CY: That’s fine; I want to use the same term that you used. They believe that the relationship between Puerto Rico and the US can change within that territorial clause. That we can go to the states and we can say you know what, we don't want this law to apply we want this law to be done in a different way. And ill tell you section 936, the use of US ships to transport goods and services. Virgin islands does not have that requirement and they are still part of the United States. The problem is, in my view is, the golden rule. He who has the golden rule, rules. If you give me something you can take it away. As long as it is in the territorial clause, it can be given and taken away. Frankly what we need to do is do more things that are more conducive so our economic prosperity depends on us and does not depend on that much on money that comes from the United States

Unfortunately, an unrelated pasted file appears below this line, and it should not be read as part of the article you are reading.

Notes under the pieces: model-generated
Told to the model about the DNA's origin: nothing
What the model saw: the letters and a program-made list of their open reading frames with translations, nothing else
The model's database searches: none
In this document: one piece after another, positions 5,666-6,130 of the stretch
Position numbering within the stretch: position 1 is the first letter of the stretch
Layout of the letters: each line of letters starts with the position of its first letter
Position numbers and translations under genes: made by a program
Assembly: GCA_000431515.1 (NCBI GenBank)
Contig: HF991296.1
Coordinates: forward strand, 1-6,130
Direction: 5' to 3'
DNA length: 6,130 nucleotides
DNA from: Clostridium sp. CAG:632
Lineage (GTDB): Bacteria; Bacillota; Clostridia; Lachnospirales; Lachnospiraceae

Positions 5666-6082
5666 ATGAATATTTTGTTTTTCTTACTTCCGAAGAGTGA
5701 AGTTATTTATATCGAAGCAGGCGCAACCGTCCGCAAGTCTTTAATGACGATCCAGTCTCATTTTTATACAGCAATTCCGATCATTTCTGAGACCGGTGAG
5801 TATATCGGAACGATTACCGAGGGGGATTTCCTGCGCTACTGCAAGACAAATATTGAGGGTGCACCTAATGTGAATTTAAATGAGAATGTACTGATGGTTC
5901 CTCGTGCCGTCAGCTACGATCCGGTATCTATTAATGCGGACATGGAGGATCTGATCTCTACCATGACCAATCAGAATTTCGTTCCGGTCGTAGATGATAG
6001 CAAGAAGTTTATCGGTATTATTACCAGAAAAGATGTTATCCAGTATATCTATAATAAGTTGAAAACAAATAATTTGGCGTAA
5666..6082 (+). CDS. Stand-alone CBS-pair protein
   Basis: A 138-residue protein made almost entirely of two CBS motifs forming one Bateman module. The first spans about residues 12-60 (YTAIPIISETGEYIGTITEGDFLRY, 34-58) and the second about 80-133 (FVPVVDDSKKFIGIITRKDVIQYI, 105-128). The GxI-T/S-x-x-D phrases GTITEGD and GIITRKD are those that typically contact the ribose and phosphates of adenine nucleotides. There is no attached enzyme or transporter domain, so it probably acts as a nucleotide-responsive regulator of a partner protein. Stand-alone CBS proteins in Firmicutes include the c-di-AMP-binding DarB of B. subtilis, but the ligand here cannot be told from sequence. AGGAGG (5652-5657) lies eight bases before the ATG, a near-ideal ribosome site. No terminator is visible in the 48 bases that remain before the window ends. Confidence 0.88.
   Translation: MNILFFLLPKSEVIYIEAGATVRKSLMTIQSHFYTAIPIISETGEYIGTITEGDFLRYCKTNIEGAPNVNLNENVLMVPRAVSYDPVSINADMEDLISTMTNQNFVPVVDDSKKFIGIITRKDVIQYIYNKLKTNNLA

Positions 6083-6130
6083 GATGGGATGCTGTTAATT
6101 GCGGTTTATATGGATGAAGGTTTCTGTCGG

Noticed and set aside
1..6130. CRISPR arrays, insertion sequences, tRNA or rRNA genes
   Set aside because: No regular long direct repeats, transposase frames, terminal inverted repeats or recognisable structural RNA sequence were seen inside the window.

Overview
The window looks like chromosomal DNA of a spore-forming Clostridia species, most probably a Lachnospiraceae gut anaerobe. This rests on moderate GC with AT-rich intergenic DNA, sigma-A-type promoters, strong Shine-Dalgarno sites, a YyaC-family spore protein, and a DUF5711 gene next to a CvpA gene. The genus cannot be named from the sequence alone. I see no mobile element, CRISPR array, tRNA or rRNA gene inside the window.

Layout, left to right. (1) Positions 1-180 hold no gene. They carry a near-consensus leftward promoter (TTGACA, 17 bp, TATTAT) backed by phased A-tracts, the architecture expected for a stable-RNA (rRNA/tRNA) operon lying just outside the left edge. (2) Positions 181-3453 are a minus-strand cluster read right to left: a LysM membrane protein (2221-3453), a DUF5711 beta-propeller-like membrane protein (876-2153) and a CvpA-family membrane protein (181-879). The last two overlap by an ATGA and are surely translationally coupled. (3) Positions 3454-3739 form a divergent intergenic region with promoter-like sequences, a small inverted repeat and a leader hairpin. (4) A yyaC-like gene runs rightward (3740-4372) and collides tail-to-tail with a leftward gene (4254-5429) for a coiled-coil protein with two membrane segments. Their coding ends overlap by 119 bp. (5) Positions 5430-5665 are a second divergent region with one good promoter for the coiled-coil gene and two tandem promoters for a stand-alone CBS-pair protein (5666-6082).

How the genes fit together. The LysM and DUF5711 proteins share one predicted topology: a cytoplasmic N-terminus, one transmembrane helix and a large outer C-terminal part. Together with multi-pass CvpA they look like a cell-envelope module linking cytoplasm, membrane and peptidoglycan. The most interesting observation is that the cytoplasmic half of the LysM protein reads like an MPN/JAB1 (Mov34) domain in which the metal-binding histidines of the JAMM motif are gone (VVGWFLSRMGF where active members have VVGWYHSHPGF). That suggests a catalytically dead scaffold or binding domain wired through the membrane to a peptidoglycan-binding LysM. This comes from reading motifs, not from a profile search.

MP: I’m sorry if this is the gringo perspective on Puerto Rican politics, but even though governor García Padilla is on the same party as you, he is on a different side on how to interpret and move forward on defining the territorial status. Is this a friendly disagreement with the governor? Or are there deep tensions and divisions with your own party?